Commentary March 2 Psychology

Commentary March 2 Psychology - and one asked How fast did...

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William Lu James Tracey March 2, 2009 Science is an integral part of our society and cannot be ignored in the court room. Psychology is deemed by many as scientific yet it was strongly opposed in the case of Richard Ivens, in which the court mocked Munsterberg for his intervention. However, one cannot blame the court denies it because the town is agitated and desperate for a goat. Their reaction is similar to that of the Scopes’ trial on evolution. The thorough background on Munsterberg was very helpful in understanding that he was extremely bright, leading psychology. Psychology should be put in the testimony as the mind a person can perceive things differently. In experiments, “subjects were shown pictures or introduced into a simulated event and were subsequently asked to recall the details through different forms of questioning in a variety of suggestive contexts.” Not in the book, was an experiment in which a group watched short film of a car crash. Later the group was split into two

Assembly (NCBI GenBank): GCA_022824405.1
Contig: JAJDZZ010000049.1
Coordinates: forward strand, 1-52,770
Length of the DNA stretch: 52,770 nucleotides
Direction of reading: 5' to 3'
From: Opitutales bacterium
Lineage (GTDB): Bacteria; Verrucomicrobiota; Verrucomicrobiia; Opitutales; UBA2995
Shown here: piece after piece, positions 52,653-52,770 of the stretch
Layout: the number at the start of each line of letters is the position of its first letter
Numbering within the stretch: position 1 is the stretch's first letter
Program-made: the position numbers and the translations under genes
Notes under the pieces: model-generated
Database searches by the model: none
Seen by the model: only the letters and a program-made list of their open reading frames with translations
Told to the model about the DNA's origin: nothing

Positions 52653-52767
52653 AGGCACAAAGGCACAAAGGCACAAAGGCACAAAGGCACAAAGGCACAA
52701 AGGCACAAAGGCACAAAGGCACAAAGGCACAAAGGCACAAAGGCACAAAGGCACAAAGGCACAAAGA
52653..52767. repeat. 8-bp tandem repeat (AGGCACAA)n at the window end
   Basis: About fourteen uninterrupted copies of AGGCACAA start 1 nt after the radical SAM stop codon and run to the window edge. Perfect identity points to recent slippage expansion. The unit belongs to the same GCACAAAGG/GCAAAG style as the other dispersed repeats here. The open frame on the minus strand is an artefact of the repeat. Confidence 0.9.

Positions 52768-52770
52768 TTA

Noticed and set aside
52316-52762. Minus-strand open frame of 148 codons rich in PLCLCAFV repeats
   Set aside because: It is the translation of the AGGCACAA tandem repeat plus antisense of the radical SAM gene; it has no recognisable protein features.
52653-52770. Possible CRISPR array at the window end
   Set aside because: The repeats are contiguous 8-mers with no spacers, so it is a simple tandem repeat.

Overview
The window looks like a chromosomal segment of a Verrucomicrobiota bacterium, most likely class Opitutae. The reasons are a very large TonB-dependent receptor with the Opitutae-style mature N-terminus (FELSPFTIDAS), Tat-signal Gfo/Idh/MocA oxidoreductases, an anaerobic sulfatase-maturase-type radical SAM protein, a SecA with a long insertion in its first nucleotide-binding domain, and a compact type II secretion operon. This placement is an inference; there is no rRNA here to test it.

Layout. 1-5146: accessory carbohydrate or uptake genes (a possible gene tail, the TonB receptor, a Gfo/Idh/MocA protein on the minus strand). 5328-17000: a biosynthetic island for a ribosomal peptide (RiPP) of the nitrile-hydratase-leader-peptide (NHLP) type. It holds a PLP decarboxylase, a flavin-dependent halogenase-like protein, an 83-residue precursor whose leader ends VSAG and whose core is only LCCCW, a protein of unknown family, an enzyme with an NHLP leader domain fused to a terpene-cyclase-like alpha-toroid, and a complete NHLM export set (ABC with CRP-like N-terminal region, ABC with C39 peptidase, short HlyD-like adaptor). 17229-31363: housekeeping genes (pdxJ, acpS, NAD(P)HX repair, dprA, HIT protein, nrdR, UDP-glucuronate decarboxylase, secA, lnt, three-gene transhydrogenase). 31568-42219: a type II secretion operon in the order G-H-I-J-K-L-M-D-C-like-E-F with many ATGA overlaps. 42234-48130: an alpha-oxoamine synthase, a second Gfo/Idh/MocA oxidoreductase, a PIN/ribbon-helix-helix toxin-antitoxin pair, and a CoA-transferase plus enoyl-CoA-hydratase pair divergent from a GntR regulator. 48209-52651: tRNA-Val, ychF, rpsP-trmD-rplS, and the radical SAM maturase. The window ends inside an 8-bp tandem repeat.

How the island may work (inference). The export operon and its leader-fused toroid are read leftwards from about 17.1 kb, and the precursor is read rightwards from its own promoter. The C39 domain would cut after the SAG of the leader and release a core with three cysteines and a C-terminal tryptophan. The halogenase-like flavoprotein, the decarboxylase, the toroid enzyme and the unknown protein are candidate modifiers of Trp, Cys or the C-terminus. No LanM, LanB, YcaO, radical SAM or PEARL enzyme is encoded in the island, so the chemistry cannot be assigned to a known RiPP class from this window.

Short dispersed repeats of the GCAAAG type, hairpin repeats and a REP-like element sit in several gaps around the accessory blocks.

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Unformatted text preview: and one asked How fast did the car smash into the other? and the other group was asked How fast did the car bump into the other? The smash group had variably larger numbers than the bump group. This shows that context plays an important role in testimonies. Wigmore who was stubborn, if I read correctly, about psychology, came to realize that psychology should be synthesized with the current court system. This, what many worry about, can lead to the court system of only machines. However, in the court case of Frye, the lie detector should hold some value as it holds scientific value. Other court cases used scientific evidence regarding a drop a blood so the same should be said to the mind. The view of a court case ran by machines is the similar situation in Gattaca with genetic coding. However, with the ethics of our society, it would be hard to imagine a situation like this....
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This note was uploaded on 06/30/2010 for the course CAT cat 2 taught by Professor Golan during the Spring '10 term at UCSD.

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